How Hammock Camping Has Changed Me

hammockWhen I first started backpacking, some 20 years ago, I was immediately drawn to it.  I loved my time in the woods. I loved walking.  I loved physically pushing myself and climbing difficult ascents.  I loved the pressure of a pack on my back.  To this day, I still feel that I am at my best when I am “under load.”

The only part about backpacking that I never really cared much for was camping.  I hated stopping.  I wanted miles.  Camping kept me from getting miles.

Camping would become a necessary evil for me.  It was something that I was required to insert between my days on the trail.  I’m not exactly sure why I didn’t care much for it. I guess I just never slept too well on hard shelter floors or in shared tents that became too stuffy overnight.  Some shelters were mice-infested, which made me jittery all night.  Or, they were crowded with guys who snored loudly.  In any event, I generally didn’t wake up feeling energized or refreshed, which affected my time on the trail.

In 2013, I was looking to buy a new tent.  Chris, whom I had backpacked with once, recommended that I look into hammocks instead.  I hadn’t given it any serious consideration before, but decided to look into it.  At first I was intrigued.  Hammocking seemed to offer the benefits that I was looking for.  However, I recalled Chris mentioning something to me that almost stopped me.  He had said, “you have to be a little bit of tinkerer to use hammocks.”

You see, I’m not a tinkerer.  I’m not one of those DIY guys.  I’m good at buying stuff in the stores.  I’m not good with my hands.  I’m not even that good with my brain.  Oh, I can figure out sentence structure and find words that go together in a way that transfers the thoughts from my head to yours.  But, when it comes to solving mechanical problems, I’ve never been your go-to-guy.

It spite of these misgivings, I decided to give hammocking a try.  At first, I was frustrated.  Setting up a hammock wasn’t like erecting a tent.  It took practice and patience.  Sleeping in a hammock wasn’t easy either.  It required ‘tinkering,’ making adjustments, and developing an eye for angles and distances.  I also had to re-approach how I was going to stay warm during the night.  New equipment was needed.

Eventually, I began to make some headway.  I smoothed out some of the rough edges to hammocking and began to enjoy it.  After a while, I found myself looking forward to reaching camp.  I wasn’t so “mile-focused.”  I slept better and felt more relaxed at night.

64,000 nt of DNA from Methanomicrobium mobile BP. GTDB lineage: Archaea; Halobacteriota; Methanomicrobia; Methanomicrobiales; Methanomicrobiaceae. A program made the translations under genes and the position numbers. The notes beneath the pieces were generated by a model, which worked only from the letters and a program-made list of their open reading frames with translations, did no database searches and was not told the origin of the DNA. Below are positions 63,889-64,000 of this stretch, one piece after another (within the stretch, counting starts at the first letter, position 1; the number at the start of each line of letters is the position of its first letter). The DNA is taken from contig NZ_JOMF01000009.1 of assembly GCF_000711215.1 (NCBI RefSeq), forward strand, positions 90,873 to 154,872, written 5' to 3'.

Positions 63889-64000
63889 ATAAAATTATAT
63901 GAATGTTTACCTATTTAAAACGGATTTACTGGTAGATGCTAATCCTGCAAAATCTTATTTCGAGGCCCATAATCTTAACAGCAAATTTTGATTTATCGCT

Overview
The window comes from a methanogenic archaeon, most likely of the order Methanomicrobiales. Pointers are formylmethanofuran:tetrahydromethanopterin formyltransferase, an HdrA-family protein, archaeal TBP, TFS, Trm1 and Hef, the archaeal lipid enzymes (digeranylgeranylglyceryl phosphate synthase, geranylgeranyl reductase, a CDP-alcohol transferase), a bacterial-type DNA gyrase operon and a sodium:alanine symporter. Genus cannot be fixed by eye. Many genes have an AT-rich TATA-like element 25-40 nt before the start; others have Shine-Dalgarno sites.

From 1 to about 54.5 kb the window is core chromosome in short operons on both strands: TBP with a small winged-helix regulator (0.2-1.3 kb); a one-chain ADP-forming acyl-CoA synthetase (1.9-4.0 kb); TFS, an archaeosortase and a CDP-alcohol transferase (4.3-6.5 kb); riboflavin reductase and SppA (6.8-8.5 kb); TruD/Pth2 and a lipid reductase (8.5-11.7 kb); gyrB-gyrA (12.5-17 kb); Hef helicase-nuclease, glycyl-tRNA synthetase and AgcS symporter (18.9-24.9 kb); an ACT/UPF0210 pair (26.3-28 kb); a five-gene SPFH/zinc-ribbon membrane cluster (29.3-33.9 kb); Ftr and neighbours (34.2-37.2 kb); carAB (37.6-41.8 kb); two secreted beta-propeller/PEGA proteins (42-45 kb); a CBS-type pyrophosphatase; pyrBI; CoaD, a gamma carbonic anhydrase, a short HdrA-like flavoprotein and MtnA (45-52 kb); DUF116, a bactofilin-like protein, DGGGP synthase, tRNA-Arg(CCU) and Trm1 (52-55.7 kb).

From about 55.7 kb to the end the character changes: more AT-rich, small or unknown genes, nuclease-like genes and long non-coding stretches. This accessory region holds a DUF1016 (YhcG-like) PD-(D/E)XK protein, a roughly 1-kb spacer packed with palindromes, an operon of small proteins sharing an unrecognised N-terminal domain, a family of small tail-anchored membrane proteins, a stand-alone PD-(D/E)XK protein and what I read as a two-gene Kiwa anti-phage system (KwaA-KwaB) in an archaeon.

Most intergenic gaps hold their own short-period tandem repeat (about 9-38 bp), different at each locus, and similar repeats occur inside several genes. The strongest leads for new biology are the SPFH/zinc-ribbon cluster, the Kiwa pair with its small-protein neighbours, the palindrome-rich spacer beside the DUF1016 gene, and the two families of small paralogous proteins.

New possibilities then began opening.  I no longer felt confined to the designated camping site.  Spending the night in the middle of the woods  became incredibly appealing.  It became fun to go off the beaten path and make camp wherever I chose.  I began to think more about setting up alone in the middle of the woods more than just walking alone through the woods.  My backpacking world was changing.

And, in the process of all of this, I discovered something else: I was beginning to think through some of my logistical problems on my own.  My woodcraft skills were sharpening.  I was also beginning to develop an interest in fashioning some of my own equipment.  My clumsy hands were tying new knots.  This was new territory for me. Completely new.

Hammocking has challenged some of my comfort zones.  It has changed, not only my backpacking experience, but has affected my thinking of who I am what I can do.  That’s good stuff.

Dane Cramer is a backpacker, Christian blogger, jail chaplain, and author of two books: Romancing the Trail and The Nephilim: A Monster Among Us.



2 comments on “How Hammock Camping Has Changed Me

  1. “..crowded [shelters] with guys that snored loudly” lol

    Nice read Dane – could you elaborate on what “new equipment” you had to add to your pack list in order to make the hammock experience go well. Keeping warm during the winter season would be one concern of mine or have you found hammock hiking to be a 3 season approach?

    1. Thanks Freebird, and good questions.

      It is not absolutely necessary to purchase new sleep system equipment to convert to hammock camping. Many use the same sleeping bags and pads that they used in their tents or on shelter floors. However, I soon discovered that a sleeping bag was a little ‘overkill.’ It was too much material when you take into consideration that the part of the bag you are laying on has no warming value.

      So, the first thing I did was went with was a down-filled top quilt. It contains only the material necessary to keep you warm from above.

      The real problem of hammock camping, however, is the heat loss from below your body. I tried various ways to keeping warm from below, but I either sacrificed comfort, or found they didn’t do the trick completely. So, the second purchase was a down-filled under quilt. It suspends beneath the hammock to provide warmth from below.

      I have not yet hung my hammock in the winter. I would like to give it a shot. I think I have enough equipment to get me into the 20 degree range, but probably no colder than that – and certainly not if there is a strong wind blowing. For those conditions I will have to add some additional features. But, it can be done.



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